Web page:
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The "fear" of the one fragrance
Before I dedicate myself to Guerlains "Exklusivling", I would like to express again my thanks to "Aika1547", who sent me these to test - beside three further interesting smells mind you -. I was very happy, because I am currently testing the expensive Maison Christian Dior series a little bit and Guerlain's "more exclusive" has also fixed me a little bit. Compare here, compare there and find that all of them are sinfully expensive. Nevertheless, there is the attraction of testing those fragrances on a "heart" and "base" basis, perhaps simply to expand one's own horizon of fragrances a little.
Speaking from the base, I immediately come to the fragrance that prevails here. We are talking about vanilla, which is thick and bold in the fragrance pyramid - and rightly so, by the way. Before my skin is completely wetted by this exclusive composition, my nose is flattered by a very floral vanilla with a hint of green. The pear in the top note sinks a little here, but is perceptible. The pepper, on the other hand, is barely audible - so not worth mentioning.
I already have a bit of a jitters with such an offensive vanilla, because there are quite a lot of scents in which this scent devours and crushes everything. Do we also have to deal with this problem here? Let's have a look at the further course of the fragrance.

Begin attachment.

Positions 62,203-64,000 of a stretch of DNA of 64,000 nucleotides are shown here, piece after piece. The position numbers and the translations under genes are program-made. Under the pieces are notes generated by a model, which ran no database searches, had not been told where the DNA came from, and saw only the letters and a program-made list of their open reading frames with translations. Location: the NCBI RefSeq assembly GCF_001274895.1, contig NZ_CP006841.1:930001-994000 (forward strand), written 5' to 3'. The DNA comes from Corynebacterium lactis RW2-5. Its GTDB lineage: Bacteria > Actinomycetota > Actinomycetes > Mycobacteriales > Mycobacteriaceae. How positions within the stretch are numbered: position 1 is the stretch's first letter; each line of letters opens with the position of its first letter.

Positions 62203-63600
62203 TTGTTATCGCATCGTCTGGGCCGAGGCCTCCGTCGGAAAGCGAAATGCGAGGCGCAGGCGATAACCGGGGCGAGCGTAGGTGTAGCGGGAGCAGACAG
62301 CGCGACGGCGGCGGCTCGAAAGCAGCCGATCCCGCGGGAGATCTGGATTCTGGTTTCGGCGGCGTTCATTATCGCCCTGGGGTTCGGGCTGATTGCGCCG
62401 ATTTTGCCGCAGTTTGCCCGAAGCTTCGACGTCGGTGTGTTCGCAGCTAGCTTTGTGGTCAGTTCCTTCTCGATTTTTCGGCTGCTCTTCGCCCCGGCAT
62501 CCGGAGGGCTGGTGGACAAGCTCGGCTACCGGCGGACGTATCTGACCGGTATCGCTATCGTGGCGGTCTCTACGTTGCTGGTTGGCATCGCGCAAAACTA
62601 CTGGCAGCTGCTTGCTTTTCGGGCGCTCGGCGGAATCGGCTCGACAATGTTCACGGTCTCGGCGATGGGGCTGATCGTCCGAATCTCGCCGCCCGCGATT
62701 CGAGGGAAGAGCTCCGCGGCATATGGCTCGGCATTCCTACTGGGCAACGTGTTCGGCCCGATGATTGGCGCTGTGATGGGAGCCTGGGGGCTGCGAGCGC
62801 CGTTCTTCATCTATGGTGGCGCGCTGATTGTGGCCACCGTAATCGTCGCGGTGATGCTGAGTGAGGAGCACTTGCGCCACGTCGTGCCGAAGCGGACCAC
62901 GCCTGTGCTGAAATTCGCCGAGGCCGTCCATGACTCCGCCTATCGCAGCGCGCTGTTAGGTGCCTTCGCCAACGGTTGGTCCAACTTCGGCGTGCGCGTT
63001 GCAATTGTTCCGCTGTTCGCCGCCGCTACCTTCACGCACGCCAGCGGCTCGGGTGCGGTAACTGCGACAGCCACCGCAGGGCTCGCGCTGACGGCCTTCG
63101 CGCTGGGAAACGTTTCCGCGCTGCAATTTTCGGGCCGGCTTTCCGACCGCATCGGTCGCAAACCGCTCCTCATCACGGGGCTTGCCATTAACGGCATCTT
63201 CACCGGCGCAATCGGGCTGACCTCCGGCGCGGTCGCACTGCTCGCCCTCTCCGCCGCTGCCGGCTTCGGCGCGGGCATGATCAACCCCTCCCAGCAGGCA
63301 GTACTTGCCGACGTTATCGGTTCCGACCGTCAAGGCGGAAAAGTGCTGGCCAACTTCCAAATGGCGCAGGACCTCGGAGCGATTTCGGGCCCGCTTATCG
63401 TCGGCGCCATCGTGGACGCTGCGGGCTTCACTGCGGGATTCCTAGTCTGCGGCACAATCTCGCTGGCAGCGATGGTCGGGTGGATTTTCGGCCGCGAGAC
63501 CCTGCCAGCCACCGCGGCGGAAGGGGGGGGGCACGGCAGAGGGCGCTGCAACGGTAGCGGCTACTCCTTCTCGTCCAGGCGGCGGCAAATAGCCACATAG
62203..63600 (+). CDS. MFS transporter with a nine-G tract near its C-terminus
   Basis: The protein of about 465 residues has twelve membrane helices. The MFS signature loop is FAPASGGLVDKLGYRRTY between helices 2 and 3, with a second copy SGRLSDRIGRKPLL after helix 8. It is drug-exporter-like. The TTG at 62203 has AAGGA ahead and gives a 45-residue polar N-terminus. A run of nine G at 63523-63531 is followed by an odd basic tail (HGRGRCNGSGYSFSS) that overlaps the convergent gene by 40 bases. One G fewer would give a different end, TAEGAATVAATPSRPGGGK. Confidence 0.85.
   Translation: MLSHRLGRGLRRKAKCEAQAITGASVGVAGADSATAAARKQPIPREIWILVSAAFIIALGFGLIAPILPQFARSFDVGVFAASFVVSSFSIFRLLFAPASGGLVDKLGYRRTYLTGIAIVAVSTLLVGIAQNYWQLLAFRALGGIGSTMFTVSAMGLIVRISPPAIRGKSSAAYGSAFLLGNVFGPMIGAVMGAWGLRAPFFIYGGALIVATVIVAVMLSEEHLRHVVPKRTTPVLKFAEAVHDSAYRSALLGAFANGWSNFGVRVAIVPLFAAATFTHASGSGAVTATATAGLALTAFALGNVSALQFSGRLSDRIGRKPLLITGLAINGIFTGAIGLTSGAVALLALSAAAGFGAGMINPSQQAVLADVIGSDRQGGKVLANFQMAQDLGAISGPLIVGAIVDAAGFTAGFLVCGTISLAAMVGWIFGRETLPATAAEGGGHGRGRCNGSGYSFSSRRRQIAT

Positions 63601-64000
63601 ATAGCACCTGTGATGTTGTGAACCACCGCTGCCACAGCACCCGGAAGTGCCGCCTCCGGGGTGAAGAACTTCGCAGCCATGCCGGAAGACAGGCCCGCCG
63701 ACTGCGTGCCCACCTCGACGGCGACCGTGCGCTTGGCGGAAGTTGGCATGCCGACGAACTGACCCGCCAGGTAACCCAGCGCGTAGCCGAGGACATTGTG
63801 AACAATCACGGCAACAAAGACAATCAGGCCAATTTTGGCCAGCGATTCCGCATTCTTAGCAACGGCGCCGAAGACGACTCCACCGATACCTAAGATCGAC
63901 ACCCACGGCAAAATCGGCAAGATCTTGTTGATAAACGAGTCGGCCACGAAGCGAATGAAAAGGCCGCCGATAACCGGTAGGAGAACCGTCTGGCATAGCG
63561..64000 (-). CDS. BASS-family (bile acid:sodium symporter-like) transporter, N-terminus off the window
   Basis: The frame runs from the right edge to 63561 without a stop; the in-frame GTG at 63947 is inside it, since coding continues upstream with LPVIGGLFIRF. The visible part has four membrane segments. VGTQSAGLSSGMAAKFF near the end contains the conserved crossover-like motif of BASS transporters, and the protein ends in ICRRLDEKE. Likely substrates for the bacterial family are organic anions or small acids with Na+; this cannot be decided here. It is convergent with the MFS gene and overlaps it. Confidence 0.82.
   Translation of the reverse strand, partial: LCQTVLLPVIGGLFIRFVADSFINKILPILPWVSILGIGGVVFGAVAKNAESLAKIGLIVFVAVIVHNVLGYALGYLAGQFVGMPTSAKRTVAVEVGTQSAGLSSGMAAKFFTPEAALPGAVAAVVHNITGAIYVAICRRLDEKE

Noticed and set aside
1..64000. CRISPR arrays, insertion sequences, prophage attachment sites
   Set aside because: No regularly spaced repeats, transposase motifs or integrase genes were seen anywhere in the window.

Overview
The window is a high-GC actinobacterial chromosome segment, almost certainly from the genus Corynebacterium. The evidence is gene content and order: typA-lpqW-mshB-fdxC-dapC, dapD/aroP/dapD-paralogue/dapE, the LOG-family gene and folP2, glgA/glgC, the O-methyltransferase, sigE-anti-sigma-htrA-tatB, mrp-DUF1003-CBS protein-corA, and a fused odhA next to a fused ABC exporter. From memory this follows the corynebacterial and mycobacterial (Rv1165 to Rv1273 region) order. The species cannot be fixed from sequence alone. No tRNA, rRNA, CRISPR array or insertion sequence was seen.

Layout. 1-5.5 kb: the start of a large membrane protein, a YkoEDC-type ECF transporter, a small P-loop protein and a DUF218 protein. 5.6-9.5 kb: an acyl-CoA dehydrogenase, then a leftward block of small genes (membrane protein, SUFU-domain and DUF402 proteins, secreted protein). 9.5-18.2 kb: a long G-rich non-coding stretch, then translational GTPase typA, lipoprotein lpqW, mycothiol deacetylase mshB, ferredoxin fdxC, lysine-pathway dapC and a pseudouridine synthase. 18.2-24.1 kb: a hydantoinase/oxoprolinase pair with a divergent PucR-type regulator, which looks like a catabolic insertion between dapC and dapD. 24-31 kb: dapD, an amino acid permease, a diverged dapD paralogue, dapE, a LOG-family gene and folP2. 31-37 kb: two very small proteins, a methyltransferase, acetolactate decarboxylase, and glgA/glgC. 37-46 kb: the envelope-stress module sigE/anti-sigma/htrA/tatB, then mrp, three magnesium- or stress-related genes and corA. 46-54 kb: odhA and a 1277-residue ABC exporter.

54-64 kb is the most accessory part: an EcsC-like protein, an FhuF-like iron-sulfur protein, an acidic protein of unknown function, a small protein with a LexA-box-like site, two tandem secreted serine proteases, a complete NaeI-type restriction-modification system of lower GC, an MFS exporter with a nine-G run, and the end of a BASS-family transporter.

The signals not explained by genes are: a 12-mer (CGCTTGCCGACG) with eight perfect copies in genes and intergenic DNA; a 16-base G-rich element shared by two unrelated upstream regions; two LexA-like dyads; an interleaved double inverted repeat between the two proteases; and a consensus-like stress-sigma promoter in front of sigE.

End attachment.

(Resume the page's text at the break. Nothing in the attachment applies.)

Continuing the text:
"Angélique Noire" is one of those fragrances in which it is not possible to have a strict structure of head, heart and base notes. Everything is immediately there and so we are dealing with a very authentic vanilla, which - despite the "fear" mentioned in the commentary title - does not strike us down, because floral notes, such as those of jasmine as well as slightly balsamic ones, due to the presence of the angelica root, wonderfully enclose it and curb its intensity. The dreaded, one-dimensional and in other fragrances unfortunately not seldom occurring vanilla broth is thereby put a stop to. The end result is a DNA that is sweet, but many a current "Kleberling", "diabetic causer", "sweet penetrancer" (exaggerating makes vivid), so what seems to be such a little fashion today is far superior. DNA's a classic. Some would perhaps even speak heretically of an "outdated" or outdated, a grandmotherly one, but even if all this may be a little bit true, I find their nature somehow refreshing, I compare it with current, not always quite so pleased, over-sweetened developments. And if there is one thing that "Angélique Noire" has in common with the current trends in vanilla fragrances (not all of them, of course), it is the really excellent durability and the more than just moderate Sillage. Therefore, please dose carefully, dear Parfumas. Yes, I have consciously chosen the female form, which has to do with the fact that I personally see this fragrance more on a mature woman than on a man, even though as a "Baccarat Rouge" wearer I am truly the last to set any gender boundaries.
So have a lot of fun with the "Exklusivling" from the house Guerlain, if you are ready, the necessary small change to berappen.